In Review

Real Madrid weather Atletico storm to set up Juventus final

Early goals offer hope of astonishing comeback at Vicente Calderon, but Isco kills off Diego Simeone's Champions League dream

Atletico Madrid 2 Real Madrid 1 (Real Madrid win 4-2 on aggregate)

For 40 minutes at a rocking Vicente Calderon stadium, Atletico Madrid dreamed of an incredible Champions League comeback against local rivals Real Madrid. But in the end, it was the visitors who booked their place alongside Juventus in the final.

Trailing 3-0 from the first leg at the Bernabeu, Atletico looked out of the semi-final.

However, two goals in the first 16 minutes changed everything and promised a titanic farewell for their grand old home, which was hosting its final night of European football.

A majestic header from Saul Niguez after 12 minutes got the ball rolling, while a lucky penalty from Antoine Griezmann, who slipped as he took the kick, after a foul on Fernando Torres saw Atletico roar back into the tie with barely a quarter of an hour played.

Real Madrid struck the killer blow late in the first half, when Isco bundled the ball past Jan Oblak after a sensational run from Karim Benzema. That precious away goal left Atletico needing to score five.

It proved beyond them and the main drama of the second half came when a dramatic storm swept over the stadium as the game came to an end.

Real have now knocked Atletico out of the Champions League for four successive seasons. Nevertheless, manager Diego Simeone refused to be downcast.

Jason Burt in the Daily Telegraph says: "This was a proud evening. This was a defiant evening, an elemental one also with Atletico whipping up a storm on and off the pitch, with their frenzied fans, and then the heavens opening as the minutes ran down and it became evident they were just not going to do it. There was torrential rain, thunder, lightening. It was as if the sporting Gods had been roused."

Question marks now lie over the future of Simeone and Griezmann.

"As the stadium was drenched in violent spring thunderstorms… it was hard not to feel the sense of a wider ending [for Atletico]," says Barney Ronay of The Guardian. "A farewell to all that for a glorious mini era that has been defined by these wild European nights at the Calderon and a series of glorious misses at the sharp end of this competition.

"Elite football is all about seizing these moments and Real have the chance to become the first team to retain the Champions League."

Real's boss Zinedine Zidane is now the first manager to reach back-to-back finals since Alex Ferguson in 2008 and 2009. "And has done so in his first two seasons as a coach, as he attempts to become the first to retain it," says Burt. If he succeeds he "will have to do so against his former club".

Sublime Cristiano Ronaldo puts Real Madrid on brink of final

3 May

Real Madrid 3 Atletico Madrid 0

Cristiano Ronaldo reminded the world of his brilliance as he became the first player to score back-to-back hat-tricks in the knockout stage of the Champions League to all but guarantee Real Madrid a place in this season's final.

The Portuguese striker inflicted yet more misery on local rivals Atletico Madrid, who lost to their neighbours in the 2014 and 2016 finals, and the 2015 quarter-final.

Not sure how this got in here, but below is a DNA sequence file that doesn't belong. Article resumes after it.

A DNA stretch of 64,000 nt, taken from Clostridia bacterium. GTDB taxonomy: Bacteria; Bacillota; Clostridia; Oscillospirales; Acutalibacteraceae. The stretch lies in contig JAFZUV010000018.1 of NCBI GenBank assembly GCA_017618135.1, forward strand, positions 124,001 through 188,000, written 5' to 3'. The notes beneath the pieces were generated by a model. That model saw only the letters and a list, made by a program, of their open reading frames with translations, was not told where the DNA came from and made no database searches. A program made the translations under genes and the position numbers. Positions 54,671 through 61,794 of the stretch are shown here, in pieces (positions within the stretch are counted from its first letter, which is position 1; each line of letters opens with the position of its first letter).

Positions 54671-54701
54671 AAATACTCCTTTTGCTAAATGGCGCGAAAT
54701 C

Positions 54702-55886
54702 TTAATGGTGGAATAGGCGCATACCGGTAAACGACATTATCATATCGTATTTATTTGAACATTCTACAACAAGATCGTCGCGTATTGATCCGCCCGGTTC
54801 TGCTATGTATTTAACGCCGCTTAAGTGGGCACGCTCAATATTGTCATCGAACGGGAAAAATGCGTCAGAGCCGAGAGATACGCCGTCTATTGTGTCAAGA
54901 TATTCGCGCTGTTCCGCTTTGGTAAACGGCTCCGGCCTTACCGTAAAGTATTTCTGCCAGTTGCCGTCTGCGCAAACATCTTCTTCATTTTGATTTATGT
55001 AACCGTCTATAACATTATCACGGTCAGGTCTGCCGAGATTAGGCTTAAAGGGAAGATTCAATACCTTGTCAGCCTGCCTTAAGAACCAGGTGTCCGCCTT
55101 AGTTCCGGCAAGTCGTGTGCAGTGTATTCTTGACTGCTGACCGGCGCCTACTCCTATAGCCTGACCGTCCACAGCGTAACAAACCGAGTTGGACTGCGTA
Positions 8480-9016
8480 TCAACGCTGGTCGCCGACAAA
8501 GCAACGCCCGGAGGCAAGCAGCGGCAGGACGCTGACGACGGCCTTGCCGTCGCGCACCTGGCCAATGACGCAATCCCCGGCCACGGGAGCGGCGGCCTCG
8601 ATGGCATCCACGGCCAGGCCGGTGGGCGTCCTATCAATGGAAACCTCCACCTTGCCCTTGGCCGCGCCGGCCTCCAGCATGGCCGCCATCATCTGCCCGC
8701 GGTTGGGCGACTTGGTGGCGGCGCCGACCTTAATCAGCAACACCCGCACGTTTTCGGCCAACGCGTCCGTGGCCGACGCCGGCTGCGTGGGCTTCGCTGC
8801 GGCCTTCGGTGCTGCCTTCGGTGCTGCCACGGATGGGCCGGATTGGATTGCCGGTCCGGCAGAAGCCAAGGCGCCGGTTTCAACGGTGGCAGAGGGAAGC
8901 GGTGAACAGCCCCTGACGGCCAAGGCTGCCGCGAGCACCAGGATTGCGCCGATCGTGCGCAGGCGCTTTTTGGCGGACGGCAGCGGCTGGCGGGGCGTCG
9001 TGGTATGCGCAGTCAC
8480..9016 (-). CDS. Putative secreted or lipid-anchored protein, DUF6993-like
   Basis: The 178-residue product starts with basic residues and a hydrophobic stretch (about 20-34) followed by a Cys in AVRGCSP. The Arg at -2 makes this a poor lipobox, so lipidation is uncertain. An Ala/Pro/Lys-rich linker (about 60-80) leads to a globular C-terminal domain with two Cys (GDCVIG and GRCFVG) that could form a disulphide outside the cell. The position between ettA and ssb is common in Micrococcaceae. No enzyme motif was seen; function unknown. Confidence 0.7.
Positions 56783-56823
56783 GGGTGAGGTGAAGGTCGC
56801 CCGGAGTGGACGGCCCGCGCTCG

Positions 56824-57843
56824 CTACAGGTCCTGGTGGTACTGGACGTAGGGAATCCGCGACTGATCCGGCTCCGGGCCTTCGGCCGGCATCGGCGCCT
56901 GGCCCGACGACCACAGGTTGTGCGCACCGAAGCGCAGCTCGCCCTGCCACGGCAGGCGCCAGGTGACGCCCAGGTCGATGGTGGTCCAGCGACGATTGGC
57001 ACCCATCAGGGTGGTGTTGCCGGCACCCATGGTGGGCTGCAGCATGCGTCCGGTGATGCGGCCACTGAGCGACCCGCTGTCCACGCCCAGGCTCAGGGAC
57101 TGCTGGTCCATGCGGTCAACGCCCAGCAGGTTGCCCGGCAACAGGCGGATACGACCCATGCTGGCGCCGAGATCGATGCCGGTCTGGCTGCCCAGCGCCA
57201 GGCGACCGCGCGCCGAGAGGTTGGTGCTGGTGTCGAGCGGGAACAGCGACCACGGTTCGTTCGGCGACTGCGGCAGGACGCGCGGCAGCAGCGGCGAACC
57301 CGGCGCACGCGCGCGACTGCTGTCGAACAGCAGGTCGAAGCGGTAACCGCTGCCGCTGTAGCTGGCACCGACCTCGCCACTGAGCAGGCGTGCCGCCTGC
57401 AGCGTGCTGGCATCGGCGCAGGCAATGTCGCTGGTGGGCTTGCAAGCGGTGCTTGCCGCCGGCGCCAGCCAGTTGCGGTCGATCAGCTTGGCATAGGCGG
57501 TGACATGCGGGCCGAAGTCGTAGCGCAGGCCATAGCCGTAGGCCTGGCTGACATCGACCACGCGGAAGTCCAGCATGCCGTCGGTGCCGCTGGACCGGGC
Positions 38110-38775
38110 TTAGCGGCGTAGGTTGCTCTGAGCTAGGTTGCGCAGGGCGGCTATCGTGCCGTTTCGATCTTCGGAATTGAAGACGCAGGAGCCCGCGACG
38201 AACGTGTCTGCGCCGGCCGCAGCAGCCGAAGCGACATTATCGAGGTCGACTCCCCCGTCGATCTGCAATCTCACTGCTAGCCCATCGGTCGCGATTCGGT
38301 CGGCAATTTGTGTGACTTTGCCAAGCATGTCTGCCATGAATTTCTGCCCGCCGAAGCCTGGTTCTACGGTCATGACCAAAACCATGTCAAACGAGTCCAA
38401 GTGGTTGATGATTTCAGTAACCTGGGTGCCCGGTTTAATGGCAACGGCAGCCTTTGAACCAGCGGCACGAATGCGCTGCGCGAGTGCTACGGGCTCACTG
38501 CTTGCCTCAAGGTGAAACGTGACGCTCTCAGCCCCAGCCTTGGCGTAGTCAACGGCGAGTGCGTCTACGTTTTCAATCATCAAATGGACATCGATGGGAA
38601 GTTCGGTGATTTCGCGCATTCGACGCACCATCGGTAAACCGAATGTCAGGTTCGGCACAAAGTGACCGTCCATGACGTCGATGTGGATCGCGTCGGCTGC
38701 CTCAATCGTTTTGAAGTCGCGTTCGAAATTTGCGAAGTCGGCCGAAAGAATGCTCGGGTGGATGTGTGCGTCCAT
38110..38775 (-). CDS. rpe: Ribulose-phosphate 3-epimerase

Their chances of overturning the deficit in next Wednesday's second leg are remote given the dominance of their hosts at the Bernabeu and given the fact they don't have a player of Ronaldo's class.

"Unbelievable" was how Toni Kroos described his teammate's performance. "It's great to have a player like Ronaldo," he said. "You can play well in defence, you can control the middle but you need a player who can score to get the result."

Ronaldo opened his account on ten minutes, heading Casemiro's cross past Jan Oblak. The Atletico keeper did well to keep his side in the game thereafter but Ronaldo wouldn't be denied in the final quarter, grabbing his second with a thunderous shot on 73 minutes and clinching his hat-trick four minutes from time thanks to Lucas Vazquez's assist.

Ronaldo, who scored five times in the quarter-final win over Bayern Munich, has now racked up a record 103 goals in the Champions League and more than half (52) have come in the knockout stages. He has now also equalled Lionel Messi's total of seven Champions League hat-tricks.

It shows how much he loves the big stage, although he played down his contribution when congratulated about his performance. "The team has been tremendous," he said. "It was my turn to score the goals, but the team was phenomenal. It was a perfect match, we have a good advantage, but it's not over. Atletico are very good, but we must be careful on Wednesday."

In reality Atletico were anything but good at the Bernabeu, managing just one shot on target, a fact acknowledged by their manager Diego Simeone. "We need to forget about this game," he said.

Asked about their chances of causing an upset in the second leg, he said: "It seems impossible, but it is football and football has these unexpected things that make it marvellous. Until the last drip of hope is gone, we will give it everything we have."

But it's unlikely to be enough against a Real side who are on course to become the first team in the 25-year history of the Champions League to retain the title. With the Spanish giants also well-placed to secure their first domestic crown since 2012, coach Zinedine Zidane was understandably in ebullient mood on Tuesday evening. "I am happy with what I am doing here and with the players, we played a great game," he said. And as for Ronaldo? "Cristiano is a goalscorer. He is unique."

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